Memoir: My mother’s last smile

When the eighth month approaches each year, I cannot help thinking of my deceased mother — August 4th is the day she died.  In the essay “On Euthanasia”, posted on my last blog, I described how my mother had gone through unbearable pain before dying of terminal cancer.  She was hospitalized immediately after her cancer was diagnosed, but by then it was already at an advanced stage.  Her doctor had predicted that she would only live for three months, but she eventually lasted for six.  Nevertheless, her final three months were nothing but agony and pain so that it was difficult even for us, her family, to bear.  For this reason, what often comes to my mind when I think of her is her face contorted with agony.  However, I also remember vividly a radiant smile that was powerful enough to erase the image of her suffering face.

I was working in Tokyo when my mother was suddenly hospitalized back home in Fukui, about one hour northeast by train from Kyoto.  She was diagnosed with cholangiocarcinoma, a cancer of the bile duct, and when my elder sister told me that our mother was expected to live only for a few more months, I could hardly believe it.  During the summer, only six months earlier, all of us, including her grand children, traveled to Tateyama and Kurobe, in the midst of Japanese Alps, where we had all enjoyed trekking up to Happo-One, about 2,000 meters above sea level.  She had climbed with us, showing no sign of poor health at all.  The only thing I remembered was that during dinner at the hotel where we were staying, she had mentioned she no longer had much appetite for oily food, like deep fried fish or pork cutlet.  We had therefore reminded her to go for regular medical check-ups, to which she responded that she did so every year.  So, who could have imagined that our mother, who had seemed in excellent health, would fall into such a dire physical state only six months later?

Having received the news from my sister, I went back home as soon as possible and visited my mother in her hospital room.  As her bile duct had been blocked by cancer, she was suffering from jaundice and her entire body had turned yellow.  A tube had been inserted into her gallbladder in order to allow the bile to flow out of her body, into a plastic bag attached to the other end of the tube.  Hanging from her shoulder and neck was a light cloth bag which supported and contained the plastic bag attached to the tube, but she seemed to be able to move around within the hospital without any difficulty.

Traveling on a bullet train and connecting to an express train from Tokyo to Fukui took 3 ½ hours one way.  Because of a heavy workload, I could not return home every weekend, but, having been told that she had only a few months left to live, I visited her as often as my situation allowed.  When I first visited her, she looked so sickly and even grotesque with jaundice that I felt compelled to accept the idea that she might leave us soon.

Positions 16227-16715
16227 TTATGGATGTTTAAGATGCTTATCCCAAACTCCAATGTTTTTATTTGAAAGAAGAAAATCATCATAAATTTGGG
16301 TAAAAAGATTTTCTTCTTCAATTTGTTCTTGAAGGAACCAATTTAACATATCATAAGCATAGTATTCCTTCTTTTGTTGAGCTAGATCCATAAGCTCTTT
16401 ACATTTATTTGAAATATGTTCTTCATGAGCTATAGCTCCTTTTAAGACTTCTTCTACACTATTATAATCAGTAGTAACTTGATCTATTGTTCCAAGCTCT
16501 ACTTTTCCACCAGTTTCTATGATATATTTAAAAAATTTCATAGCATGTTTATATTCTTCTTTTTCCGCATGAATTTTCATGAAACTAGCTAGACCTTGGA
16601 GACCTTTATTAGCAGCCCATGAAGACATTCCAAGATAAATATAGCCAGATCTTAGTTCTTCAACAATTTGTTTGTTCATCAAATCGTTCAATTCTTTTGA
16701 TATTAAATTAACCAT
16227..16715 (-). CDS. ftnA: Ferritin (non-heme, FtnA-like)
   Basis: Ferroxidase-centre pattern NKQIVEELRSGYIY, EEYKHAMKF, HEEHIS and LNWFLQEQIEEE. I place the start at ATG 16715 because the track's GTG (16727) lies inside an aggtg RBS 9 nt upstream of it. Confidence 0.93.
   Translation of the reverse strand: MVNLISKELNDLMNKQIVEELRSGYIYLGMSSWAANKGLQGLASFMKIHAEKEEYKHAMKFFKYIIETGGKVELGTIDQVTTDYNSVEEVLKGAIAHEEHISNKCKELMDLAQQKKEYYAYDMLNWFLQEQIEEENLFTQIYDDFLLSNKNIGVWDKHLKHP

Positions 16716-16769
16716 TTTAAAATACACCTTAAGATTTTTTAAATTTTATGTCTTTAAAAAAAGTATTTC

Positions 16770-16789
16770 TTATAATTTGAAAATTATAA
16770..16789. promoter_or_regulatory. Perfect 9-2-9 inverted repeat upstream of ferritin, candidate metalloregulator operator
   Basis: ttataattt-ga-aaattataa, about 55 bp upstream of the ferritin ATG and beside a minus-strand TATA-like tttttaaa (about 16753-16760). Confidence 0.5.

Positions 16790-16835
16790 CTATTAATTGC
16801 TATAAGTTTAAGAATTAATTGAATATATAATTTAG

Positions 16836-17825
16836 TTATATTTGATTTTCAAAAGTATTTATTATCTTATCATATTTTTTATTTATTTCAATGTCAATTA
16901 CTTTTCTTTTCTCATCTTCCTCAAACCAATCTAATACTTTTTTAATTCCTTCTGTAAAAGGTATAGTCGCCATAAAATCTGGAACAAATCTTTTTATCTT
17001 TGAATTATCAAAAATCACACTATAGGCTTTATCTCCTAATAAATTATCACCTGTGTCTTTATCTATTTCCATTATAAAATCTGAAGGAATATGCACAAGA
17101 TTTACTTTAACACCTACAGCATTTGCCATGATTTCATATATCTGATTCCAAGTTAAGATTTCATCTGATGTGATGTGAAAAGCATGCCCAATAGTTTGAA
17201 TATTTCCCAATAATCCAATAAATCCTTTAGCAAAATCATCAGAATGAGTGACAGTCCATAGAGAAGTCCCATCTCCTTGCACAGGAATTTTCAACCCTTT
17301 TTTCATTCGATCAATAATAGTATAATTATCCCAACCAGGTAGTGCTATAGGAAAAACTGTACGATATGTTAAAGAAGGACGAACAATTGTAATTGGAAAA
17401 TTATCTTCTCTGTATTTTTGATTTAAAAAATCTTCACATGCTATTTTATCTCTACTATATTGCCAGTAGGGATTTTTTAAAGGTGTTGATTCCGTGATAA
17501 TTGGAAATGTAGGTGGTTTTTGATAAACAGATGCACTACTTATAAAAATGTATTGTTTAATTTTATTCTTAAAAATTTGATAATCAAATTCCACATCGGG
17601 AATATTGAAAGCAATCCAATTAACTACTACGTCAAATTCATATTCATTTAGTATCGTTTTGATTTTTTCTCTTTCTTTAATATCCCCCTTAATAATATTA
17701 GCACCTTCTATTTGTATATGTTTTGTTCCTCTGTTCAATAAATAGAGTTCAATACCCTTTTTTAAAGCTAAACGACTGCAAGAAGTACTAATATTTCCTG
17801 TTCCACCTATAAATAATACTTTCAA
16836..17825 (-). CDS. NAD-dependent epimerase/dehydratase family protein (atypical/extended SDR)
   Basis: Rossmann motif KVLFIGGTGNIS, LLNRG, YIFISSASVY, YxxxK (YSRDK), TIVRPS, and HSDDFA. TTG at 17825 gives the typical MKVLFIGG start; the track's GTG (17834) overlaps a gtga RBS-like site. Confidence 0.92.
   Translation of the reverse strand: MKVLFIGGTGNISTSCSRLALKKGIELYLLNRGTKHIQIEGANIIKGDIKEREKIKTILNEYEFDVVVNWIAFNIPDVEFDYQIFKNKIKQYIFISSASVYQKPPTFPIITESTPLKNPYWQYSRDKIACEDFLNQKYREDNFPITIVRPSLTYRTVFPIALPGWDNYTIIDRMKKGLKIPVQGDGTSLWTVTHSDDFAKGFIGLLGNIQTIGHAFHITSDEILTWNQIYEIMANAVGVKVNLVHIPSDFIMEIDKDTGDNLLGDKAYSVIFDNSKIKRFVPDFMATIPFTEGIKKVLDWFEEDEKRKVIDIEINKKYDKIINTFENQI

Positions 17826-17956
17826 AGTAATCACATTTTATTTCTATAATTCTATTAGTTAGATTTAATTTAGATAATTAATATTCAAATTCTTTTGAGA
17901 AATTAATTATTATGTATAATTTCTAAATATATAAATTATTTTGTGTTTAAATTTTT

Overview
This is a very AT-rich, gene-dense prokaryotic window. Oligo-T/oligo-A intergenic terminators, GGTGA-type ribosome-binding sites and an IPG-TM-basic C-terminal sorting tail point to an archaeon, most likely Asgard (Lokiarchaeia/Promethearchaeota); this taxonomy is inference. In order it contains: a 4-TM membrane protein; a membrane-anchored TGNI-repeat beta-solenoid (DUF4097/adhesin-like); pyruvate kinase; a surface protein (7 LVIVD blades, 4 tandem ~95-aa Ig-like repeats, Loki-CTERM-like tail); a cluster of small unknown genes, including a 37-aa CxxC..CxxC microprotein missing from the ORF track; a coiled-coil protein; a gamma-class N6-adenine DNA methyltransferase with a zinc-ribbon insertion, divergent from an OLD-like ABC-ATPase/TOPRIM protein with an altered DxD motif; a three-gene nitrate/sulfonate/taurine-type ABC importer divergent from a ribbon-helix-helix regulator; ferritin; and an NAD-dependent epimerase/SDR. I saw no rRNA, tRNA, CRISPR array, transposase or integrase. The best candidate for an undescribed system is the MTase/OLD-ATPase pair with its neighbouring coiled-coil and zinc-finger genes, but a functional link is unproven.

However, her jaundice subsided considerably by my second visit and I was truly relieved to see her fair skin almost back to its normal color.  Nevertheless, because of the chemotherapy, her hair was getting thinner each time I saw her.  She was also suffering from nausea and hardly had any appetite, resulting in steady weight loss.  She told me that a nurse weighed her once a week, but seeing her weight go down each time, she confided to me that she no longer wished to stand on the scale.

I feared that she would deteriorate rapidly, but after about two months into her hospitalization, I noticed her complexion gradually getting brighter.  She seemed to have regained a bit of appetite, as well.

One day, after about three months in the hospital, my mother was sitting up in bed, reading, when I arrived.  She must have felt well as the smile she gave when seeing me enter her room was such a radiant and impressive one, beaming with joy, the kind of smile I had never seen from her before.  It was like that of a young girl who had fallen in love for the first time and was dying to share her irresistible feeling of happiness with someone.  I knew immediately that something good had happened to her so asked what the secret was.  She told me shyly that earlier that day there had been another check on her weight, and this time she had gained slightly from the previous week, which made her immensely happy.

We had been told that she had only a few months left to live at the time of her hospitalization, but seeing that bright smile, I could not help a slight hope dawning in me for a miracle.  However, her condition deteriorated rapidly thereafter, and she left us three months later in great pain.  Still, I shall keep in my heart forever the young, beautiful maiden’s radiant and beaming smile that she had put on for me before her agonizing end.

This entry was posted in Cancer treatment, Japan, Memoir, Nostalgia and tagged , , , , , , , , . Bookmark the permalink.

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